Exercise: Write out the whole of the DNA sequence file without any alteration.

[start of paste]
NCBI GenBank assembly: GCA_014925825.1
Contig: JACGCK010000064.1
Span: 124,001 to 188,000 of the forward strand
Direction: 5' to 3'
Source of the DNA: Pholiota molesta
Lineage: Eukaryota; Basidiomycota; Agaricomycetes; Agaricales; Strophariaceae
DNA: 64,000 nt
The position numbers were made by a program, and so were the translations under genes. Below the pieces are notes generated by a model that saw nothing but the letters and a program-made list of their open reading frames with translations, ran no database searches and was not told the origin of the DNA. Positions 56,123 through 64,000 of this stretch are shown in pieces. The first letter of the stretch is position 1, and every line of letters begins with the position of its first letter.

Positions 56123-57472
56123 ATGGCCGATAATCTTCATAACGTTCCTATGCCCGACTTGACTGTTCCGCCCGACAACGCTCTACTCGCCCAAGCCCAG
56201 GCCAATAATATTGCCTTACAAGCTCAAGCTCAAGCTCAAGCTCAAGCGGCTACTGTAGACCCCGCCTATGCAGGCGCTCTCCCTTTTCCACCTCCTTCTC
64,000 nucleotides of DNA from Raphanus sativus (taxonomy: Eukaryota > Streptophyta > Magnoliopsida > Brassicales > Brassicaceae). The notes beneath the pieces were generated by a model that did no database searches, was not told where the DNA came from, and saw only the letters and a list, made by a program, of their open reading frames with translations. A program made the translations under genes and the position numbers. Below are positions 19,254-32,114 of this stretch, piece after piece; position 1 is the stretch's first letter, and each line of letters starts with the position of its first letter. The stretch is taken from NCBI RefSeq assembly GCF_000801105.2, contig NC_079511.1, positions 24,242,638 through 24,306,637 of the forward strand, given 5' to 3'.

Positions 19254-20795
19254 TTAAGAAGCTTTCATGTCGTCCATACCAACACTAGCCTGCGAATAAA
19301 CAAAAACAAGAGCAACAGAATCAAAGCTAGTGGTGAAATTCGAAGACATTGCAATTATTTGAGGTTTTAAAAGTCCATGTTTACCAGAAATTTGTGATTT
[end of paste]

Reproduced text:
NCBI GenBank assembly: GCA_014925825.1
Contig: JACGCK010000064.1
Span: 124,001 to 188,000 of the forward strand
Direction: 5' to 3'
Source of the DNA: Pholiota molesta
Lineage: Eukaryota; Basidiomycota; Agaricomycetes; Agaricales; Strophariaceae
DNA: 64,000 nt
The position numbers were made by a program, and so were the translations under genes. Below the pieces are notes generated by a model that saw nothing but the letters and a program-made list of their open reading frames with translations, ran no database searches and was not told the origin of the DNA. Positions 56,123 through 64,000 of this stretch are shown in pieces. The first letter of the stretch is position 1, and every line of letters begins with the position of its first letter.

Positions 56123-57472
56123 ATGGCCGATAATCTTCATAACGTTCCTATGCCCGACTTGACTGTTCCGCCCGACAACGCTCTACTCGCCCAAGCCCAG
56201 GCCAATAATATTGCCTTACAAGCTCAAGCTCAAGCTCAAGCTCAAGCGGCTACTGTAGACCCCGCCTATGCAGGCGCTCTCCCTTTTCCACCTCCTTCTC
64,000 nucleotides of DNA from Raphanus sativus (taxonomy: Eukaryota > Streptophyta > Magnoliopsida > Brassicales > Brassicaceae). The notes beneath the pieces were generated by a model that did no database searches, was not told where the DNA came from, and saw only the letters and a list, made by a program, of their open reading frames with translations. A program made the translations under genes and the position numbers. Below are positions 19,254-32,114 of this stretch, piece after piece; position 1 is the stretch's first letter, and each line of letters starts with the position of its first letter. The stretch is taken from NCBI RefSeq assembly GCF_000801105.2, contig NC_079511.1, positions 24,242,638 through 24,306,637 of the forward strand, given 5' to 3'.

Positions 19254-20795
19254 TTAAGAAGCTTTCATGTCGTCCATACCAACACTAGCCTGCGAATAAA
19301 CAAAAACAAGAGCAACAGAATCAAAGCTAGTGGTGAAATTCGAAGACATTGCAATTATTTGAGGTTTTAAAAGTCCATGTTTACCAGAAATTTGTGATTT